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Dividing Negative Numbers in Real Life

Date: 03/03/2004 at 09:49:33
From: S.Y.
Subject: dividing by a negative number

Why and when do we divide by a negative number in real life?  I can't
find a convincing example to make my child happy.

Date: 03/03/2004 at 12:34:42
From: Doctor Peterson
Subject: Re: dividing by a negative number

Hi, S.Y.

You can find some examples by turning the multiplication examples 
given here into divisions:

  Negative times a negative 

In real life, one common instance is in calculations using variables 
that can take positive or negative values, such as rates or positions 
in space.  We might define the flow rate through a pipe in gallons per 
minute, with a positive rate meaning the flow is into a tank, and a 
negative rate being flow out of the tank.  Then a process control 
computer (which is what I design) might calculate the time it will 
take to fill the tank by dividing the volume remaining in the tank 
(its capacity minus the amount of liquid now in it) by the rate.  If 
the resulting time is negative, it means that the tank is emptying 
and WAS full some time ago.

That is a very simple example; in process control there will be all 
sorts of rates and positions being measured, and positions for valves 
or speeds of pumps being calculated, and many of these variables can 
have signs.  Because we know how signed numbers work, we can write one 
equation telling the computer what to do, without having to have 
separate cases for flow in and flow out, and so on.  We don't have to 
stop and think whether the number is positive or negative.  It just 
happens, hidden inside the computer!

I suspect that is typical of how negative numbers are really used 
today: not in hand calculations, but in automatic calculations or in 
algebraic equations where negative numbers are nothing special.

If you have any further questions, feel free to write back.

- Doctor Peterson, The Math Forum 

Date: 03/04/2004 at 09:11:08
From: S.Y.
Subject: Thank you (dividing by a negative number)

Dear Dr. Peterson,

Thank you for your prompt response.  I also looked at the link you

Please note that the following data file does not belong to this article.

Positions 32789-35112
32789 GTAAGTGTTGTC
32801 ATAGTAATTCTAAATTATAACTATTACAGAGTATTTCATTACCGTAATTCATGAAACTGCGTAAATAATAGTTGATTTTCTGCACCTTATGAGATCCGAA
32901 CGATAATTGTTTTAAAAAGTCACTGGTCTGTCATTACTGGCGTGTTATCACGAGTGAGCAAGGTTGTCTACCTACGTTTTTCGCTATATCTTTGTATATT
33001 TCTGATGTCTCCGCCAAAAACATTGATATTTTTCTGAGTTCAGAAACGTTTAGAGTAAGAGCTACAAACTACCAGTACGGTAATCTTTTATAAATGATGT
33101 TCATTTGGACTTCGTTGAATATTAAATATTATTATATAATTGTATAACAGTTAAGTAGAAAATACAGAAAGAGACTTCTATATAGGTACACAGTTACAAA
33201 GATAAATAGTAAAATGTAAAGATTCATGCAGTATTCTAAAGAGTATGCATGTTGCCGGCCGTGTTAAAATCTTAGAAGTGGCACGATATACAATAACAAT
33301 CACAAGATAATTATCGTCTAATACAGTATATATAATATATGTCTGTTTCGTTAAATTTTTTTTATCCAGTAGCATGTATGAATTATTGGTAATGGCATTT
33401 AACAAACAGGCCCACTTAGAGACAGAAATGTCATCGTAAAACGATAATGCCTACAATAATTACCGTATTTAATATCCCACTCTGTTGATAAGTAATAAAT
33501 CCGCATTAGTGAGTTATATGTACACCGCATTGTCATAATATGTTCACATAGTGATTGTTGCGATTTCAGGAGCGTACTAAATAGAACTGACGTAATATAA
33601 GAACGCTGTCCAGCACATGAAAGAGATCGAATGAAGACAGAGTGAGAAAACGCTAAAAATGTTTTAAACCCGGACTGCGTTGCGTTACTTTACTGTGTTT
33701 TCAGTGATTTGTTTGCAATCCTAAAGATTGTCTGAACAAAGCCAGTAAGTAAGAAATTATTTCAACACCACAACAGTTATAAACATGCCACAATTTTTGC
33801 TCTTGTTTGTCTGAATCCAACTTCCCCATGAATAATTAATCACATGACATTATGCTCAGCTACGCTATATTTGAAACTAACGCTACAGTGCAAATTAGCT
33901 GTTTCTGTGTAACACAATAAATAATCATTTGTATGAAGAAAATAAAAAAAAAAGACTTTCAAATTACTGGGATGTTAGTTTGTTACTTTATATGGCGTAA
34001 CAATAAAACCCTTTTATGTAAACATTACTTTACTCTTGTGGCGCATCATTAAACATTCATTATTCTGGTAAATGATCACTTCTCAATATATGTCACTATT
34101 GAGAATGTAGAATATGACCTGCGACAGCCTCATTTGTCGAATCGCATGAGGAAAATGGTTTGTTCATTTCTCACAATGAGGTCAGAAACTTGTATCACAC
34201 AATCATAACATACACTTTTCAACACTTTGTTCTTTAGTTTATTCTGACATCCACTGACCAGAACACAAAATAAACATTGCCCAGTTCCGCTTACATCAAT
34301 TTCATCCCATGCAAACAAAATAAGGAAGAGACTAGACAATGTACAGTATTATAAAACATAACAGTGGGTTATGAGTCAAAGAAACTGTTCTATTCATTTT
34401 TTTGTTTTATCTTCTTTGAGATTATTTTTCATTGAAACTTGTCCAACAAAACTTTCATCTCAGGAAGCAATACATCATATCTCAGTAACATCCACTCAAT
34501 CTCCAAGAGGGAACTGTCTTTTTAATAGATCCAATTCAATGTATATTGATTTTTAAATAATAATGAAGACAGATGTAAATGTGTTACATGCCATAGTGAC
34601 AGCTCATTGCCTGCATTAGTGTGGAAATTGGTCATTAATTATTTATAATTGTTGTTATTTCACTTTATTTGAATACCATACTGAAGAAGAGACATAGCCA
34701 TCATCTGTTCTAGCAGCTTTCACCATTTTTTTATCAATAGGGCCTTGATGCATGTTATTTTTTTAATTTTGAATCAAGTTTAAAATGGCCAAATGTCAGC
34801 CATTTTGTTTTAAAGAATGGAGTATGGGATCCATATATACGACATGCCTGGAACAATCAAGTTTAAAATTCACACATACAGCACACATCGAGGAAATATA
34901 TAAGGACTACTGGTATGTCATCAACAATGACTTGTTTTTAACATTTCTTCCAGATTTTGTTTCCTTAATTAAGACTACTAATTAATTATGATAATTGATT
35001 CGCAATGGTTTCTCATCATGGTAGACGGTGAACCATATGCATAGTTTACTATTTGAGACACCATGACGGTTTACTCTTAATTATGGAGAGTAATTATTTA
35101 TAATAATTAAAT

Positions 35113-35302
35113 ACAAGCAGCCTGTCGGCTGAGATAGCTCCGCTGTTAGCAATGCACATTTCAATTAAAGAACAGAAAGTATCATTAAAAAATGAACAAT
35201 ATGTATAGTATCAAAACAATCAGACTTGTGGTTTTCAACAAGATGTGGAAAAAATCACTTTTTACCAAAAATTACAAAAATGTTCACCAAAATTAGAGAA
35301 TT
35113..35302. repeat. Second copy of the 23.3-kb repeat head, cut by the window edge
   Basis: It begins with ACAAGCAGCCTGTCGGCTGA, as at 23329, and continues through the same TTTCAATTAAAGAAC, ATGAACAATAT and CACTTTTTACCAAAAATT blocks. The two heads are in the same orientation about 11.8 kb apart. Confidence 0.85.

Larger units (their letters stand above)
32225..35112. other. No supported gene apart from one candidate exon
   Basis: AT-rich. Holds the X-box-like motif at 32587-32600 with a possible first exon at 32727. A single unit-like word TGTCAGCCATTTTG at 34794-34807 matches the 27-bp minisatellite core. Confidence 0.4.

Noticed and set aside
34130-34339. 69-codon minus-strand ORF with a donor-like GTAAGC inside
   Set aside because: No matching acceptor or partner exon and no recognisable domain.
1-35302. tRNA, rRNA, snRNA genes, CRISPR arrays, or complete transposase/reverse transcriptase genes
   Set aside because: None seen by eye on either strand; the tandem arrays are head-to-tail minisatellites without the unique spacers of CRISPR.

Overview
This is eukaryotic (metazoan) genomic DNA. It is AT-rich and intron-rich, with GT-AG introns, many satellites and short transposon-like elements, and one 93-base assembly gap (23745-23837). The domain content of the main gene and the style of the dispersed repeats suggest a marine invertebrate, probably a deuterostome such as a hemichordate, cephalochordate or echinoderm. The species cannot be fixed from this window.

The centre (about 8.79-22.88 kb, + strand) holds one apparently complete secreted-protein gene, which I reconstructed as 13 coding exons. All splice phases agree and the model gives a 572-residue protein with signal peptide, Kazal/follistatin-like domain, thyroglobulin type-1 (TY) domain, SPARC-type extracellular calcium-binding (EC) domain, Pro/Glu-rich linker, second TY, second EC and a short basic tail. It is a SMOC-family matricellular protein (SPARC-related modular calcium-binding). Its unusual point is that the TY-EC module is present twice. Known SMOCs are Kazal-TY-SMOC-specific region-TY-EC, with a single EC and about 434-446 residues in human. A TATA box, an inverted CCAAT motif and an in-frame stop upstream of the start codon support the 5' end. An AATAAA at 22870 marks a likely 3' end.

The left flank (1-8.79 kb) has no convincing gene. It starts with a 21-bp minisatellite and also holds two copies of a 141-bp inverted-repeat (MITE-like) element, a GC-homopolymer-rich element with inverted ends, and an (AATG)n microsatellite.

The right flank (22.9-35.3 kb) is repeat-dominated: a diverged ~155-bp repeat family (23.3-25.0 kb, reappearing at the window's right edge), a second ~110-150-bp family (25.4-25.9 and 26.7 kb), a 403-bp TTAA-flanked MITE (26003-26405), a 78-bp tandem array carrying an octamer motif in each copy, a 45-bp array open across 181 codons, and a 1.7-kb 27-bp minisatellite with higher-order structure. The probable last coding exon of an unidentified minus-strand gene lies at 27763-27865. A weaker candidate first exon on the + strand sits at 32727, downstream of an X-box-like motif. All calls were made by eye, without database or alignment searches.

provided (negative times negative) and had some ideas about how to
make up some examples.  As an adult, I can relate to your example in
process control (your job sounds cool!), but I still find it difficult
to give examples to young kids.  Maybe I should have asked for
examples on its use in the daily life of ordinary people.  Thanks a



Date: 03/04/2004 at 09:32:50
From: Doctor Peterson
Subject: Re: Thank you (dividing by a negative number)

Hi, S.Y.

Since you didn't specify the age of the child involved, I chose not 
to try to give an age-appropriate example.  And I suspect that there 
are none to give!  Negative numbers probably don't arise in ordinary 
daily lives except in very basic ways.  After all, the world got along 
without them for a very long time.

I like introducing the concept of negative numbers to young children 
using a concrete example (usually a thermometer); but there is no 
need to introduce multiplication and division by negative numbers at 
that point, because they don't arise in a child's experience--you 
don't need to divide by a negative temperature.  Only when ideas like 
coordinates and rates are introduced is it really necessary to raise 
the question of division.  That's not to say that children won't think 
to ask "if negative numbers are numbers, how do you multiply them?"; 
but perhaps if they ask that, they are ready for less concrete 

- Doctor Peterson, The Math Forum 

Date: 03/04/2004 at 12:15:19
From: S.Y. Chu
Subject: Thank you (dividing by a negative number)

Dear Dr. Peterson,

Thank you again.  I appreciated your insights on this question. 


Associated Topics:
High School Negative Numbers
Middle School Division
Middle School Negative Numbers

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